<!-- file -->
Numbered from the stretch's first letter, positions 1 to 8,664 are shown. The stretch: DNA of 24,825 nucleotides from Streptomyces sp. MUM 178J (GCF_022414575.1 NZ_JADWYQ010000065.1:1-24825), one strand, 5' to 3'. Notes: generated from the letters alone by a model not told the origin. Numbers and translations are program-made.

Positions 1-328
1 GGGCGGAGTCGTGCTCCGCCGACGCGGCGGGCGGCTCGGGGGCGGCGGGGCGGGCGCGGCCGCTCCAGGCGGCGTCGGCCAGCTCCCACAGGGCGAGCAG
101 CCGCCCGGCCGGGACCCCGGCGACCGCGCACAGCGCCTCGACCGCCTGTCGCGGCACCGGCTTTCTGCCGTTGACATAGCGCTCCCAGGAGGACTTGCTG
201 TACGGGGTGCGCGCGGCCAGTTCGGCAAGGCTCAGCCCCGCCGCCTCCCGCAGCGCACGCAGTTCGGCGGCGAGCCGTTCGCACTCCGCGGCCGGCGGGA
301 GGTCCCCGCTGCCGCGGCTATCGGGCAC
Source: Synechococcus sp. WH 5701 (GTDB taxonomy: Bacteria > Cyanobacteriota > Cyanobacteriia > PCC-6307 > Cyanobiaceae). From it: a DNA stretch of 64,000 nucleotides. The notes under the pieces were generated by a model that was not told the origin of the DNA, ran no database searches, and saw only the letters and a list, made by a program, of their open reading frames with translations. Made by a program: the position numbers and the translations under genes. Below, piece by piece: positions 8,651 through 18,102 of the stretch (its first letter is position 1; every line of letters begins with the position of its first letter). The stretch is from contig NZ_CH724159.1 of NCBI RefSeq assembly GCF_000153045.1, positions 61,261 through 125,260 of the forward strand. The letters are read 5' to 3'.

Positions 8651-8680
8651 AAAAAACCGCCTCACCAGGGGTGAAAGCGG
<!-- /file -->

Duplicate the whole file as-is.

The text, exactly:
Numbered from the stretch's first letter, positions 1 to 8,664 are shown. The stretch: DNA of 24,825 nucleotides from Streptomyces sp. MUM 178J (GCF_022414575.1 NZ_JADWYQ010000065.1:1-24825), one strand, 5' to 3'. Notes: generated from the letters alone by a model not told the origin. Numbers and translations are program-made.

Positions 1-328
1 GGGCGGAGTCGTGCTCCGCCGACGCGGCGGGCGGCTCGGGGGCGGCGGGGCGGGCGCGGCCGCTCCAGGCGGCGTCGGCCAGCTCCCACAGGGCGAGCAG
101 CCGCCCGGCCGGGACCCCGGCGACCGCGCACAGCGCCTCGACCGCCTGTCGCGGCACCGGCTTTCTGCCGTTGACATAGCGCTCCCAGGAGGACTTGCTG
201 TACGGGGTGCGCGCGGCCAGTTCGGCAAGGCTCAGCCCCGCCGCCTCCCGCAGCGCACGCAGTTCGGCGGCGAGCCGTTCGCACTCCGCGGCCGGCGGGA
301 GGTCCCCGCTGCCGCGGCTATCGGGCAC
Source: Synechococcus sp. WH 5701 (GTDB taxonomy: Bacteria > Cyanobacteriota > Cyanobacteriia > PCC-6307 > Cyanobiaceae). From it: a DNA stretch of 64,000 nucleotides. The notes under the pieces were generated by a model that was not told the origin of the DNA, ran no database searches, and saw only the letters and a list, made by a program, of their open reading frames with translations. Made by a program: the position numbers and the translations under genes. Below, piece by piece: positions 8,651 through 18,102 of the stretch (its first letter is position 1; every line of letters begins with the position of its first letter). The stretch is from contig NZ_CH724159.1 of NCBI RefSeq assembly GCF_000153045.1, positions 61,261 through 125,260 of the forward strand. The letters are read 5' to 3'.

Positions 8651-8680
8651 AAAAAACCGCCTCACCAGGGGTGAAAGCGG